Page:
“I was on the other side of the fence and I know what those hassles can be because I was on the wrong end of them many times,” he says. “When I came here, I told our team that we were going to be known by our customers to be repeatable and consistent, but for all the right reasons.”
These days, when Dietz and his team meet with prospective customers who are searching for a new finishing operation to partner with, he is very upfront and honest about what the working relationship will look like.
“I tell them all that we will not be the cheapest finishing operation they will find, but we will be their best value in the long run,” he says. “There is an extensive value to repeatability when it comes to finishing and we let our customers know what that value is when they work with us. It is an inherent part of what we do every day. It’s in our DNA.”
In 2017, Professional Plating remodeled its facilities to add features for its team members, including a new team center, work lounge and wellness center, collaboration room and comfort suite.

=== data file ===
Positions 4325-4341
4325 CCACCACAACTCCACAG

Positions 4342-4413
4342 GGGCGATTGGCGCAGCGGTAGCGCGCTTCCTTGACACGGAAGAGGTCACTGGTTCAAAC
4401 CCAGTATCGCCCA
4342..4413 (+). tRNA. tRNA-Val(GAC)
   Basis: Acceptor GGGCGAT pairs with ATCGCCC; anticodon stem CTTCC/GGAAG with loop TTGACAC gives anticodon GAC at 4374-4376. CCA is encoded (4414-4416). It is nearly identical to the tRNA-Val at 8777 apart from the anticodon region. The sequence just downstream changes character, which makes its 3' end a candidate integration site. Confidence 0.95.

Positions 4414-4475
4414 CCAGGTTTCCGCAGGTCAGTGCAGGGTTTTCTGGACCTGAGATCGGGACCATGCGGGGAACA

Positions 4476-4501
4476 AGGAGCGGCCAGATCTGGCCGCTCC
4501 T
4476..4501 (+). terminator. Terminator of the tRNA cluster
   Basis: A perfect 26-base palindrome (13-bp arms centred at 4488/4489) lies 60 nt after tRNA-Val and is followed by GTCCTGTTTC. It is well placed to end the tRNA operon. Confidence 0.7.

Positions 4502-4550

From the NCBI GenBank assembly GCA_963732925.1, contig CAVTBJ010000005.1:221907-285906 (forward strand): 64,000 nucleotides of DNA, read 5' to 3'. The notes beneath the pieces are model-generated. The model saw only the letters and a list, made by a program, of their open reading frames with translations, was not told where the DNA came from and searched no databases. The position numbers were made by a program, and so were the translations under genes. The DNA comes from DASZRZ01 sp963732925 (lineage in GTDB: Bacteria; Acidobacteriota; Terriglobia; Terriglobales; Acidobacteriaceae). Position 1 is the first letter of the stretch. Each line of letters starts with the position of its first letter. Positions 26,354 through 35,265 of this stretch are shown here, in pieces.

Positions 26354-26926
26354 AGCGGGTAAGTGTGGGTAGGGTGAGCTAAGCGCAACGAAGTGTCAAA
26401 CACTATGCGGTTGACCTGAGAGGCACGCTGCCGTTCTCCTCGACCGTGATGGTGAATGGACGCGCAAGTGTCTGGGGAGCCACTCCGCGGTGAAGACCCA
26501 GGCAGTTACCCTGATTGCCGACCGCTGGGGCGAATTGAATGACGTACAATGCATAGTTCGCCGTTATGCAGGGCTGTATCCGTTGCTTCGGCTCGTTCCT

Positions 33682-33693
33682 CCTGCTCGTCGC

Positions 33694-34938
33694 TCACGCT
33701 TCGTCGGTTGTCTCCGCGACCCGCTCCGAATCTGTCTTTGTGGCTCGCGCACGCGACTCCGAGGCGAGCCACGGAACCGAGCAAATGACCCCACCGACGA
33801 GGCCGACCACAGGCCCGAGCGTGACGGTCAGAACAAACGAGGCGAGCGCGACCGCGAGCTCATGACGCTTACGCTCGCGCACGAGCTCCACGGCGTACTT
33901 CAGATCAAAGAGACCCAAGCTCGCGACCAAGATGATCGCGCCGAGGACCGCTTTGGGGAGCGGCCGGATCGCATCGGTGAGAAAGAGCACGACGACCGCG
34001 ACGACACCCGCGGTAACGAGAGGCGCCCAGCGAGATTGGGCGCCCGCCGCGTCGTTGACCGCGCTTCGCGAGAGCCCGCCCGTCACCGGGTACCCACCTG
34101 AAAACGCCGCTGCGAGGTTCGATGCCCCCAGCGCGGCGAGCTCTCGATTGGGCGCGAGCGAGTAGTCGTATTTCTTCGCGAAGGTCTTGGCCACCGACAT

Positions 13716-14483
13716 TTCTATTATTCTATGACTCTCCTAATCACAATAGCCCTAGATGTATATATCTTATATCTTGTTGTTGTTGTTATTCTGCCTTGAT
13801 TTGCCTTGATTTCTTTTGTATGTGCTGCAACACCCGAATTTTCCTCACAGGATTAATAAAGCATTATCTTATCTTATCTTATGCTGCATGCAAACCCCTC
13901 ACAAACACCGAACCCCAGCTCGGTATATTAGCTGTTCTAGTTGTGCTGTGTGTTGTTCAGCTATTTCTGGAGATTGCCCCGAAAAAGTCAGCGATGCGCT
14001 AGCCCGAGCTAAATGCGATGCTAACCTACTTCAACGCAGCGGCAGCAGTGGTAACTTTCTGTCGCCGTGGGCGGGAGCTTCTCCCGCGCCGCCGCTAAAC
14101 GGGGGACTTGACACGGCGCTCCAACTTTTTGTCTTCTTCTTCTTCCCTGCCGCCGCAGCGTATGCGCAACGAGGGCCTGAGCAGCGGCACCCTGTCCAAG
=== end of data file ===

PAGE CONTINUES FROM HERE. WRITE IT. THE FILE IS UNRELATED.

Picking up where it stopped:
GROWING STABLE WORKFORCE
Along with Behnke and Powder Coat Manager Jessica Moskow, Dietz and his management team drive home that need for repeatability and consistency to more than 225 team members by showing them how important team members are to the company’s operations.
The fully furnished comfort suite can be used by team members who might be feeling ill during their shifts or as a privacy area for nursing mothers.
Behnke says developing a stable and growing workforce in a high employment economy has been tough, but they have tried many different avenues to fill positions when they come open or when they need to add more staff.
“It’s a tough market to hire people these days,” she says. “We have taken several different approaches, including bringing in certain people with special needs who can come in and help us on jobs. We also have an extensive training program where we try to embrace the culture of the younger employees with their phones and gadgets, and we utilize a special phone app, called ProConnect, where we can chat with them individually and post messages of support. It’s like PPI’s own Facebook app and the response has been very good.”
In 2017, Professional Plating remodeled its facilities to add features for its team members, including a new team center, work lounge and wellness center, collaboration room and comfort suite. The new spaces allow its team members to have upgraded areas to relax before, during and after work, including a new cafeteria, kitchen, locker rooms, restrooms and a fully furnished wellness center with 20 pieces of equipment that employees are able to use at no charge.